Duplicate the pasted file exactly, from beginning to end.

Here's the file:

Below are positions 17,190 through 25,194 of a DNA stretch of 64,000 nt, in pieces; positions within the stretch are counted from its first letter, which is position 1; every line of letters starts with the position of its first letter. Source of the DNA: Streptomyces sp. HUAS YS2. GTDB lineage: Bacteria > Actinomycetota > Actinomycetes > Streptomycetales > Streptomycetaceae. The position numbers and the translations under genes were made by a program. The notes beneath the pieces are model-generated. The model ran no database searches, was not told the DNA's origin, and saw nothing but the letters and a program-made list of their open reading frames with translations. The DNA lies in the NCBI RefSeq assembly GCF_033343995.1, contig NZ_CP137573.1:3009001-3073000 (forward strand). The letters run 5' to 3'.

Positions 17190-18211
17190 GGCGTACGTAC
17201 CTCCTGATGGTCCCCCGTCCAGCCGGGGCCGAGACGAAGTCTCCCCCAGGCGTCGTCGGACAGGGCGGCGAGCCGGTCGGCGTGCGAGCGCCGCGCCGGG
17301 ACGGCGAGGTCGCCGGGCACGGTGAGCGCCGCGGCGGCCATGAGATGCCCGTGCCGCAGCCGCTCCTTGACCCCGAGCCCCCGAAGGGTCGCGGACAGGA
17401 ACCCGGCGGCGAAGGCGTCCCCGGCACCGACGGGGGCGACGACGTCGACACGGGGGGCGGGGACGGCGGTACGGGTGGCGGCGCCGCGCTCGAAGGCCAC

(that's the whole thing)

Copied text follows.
Below are positions 17,190 through 25,194 of a DNA stretch of 64,000 nt, in pieces; positions within the stretch are counted from its first letter, which is position 1; every line of letters starts with the position of its first letter. Source of the DNA: Streptomyces sp. HUAS YS2. GTDB lineage: Bacteria > Actinomycetota > Actinomycetes > Streptomycetales > Streptomycetaceae. The position numbers and the translations under genes were made by a program. The notes beneath the pieces are model-generated. The model ran no database searches, was not told the DNA's origin, and saw nothing but the letters and a program-made list of their open reading frames with translations. The DNA lies in the NCBI RefSeq assembly GCF_033343995.1, contig NZ_CP137573.1:3009001-3073000 (forward strand). The letters run 5' to 3'.

Positions 17190-18211
17190 GGCGTACGTAC
17201 CTCCTGATGGTCCCCCGTCCAGCCGGGGCCGAGACGAAGTCTCCCCCAGGCGTCGTCGGACAGGGCGGCGAGCCGGTCGGCGTGCGAGCGCCGCGCCGGG
17301 ACGGCGAGGTCGCCGGGCACGGTGAGCGCCGCGGCGGCCATGAGATGCCCGTGCCGCAGCCGCTCCTTGACCCCGAGCCCCCGAAGGGTCGCGGACAGGA
17401 ACCCGGCGGCGAAGGCGTCCCCGGCACCGACGGGGGCGACGACGTCGACACGGGGGGCGGGGACGGCGGTACGGGTGGCGGCGCCGCGCTCGAAGGCCAC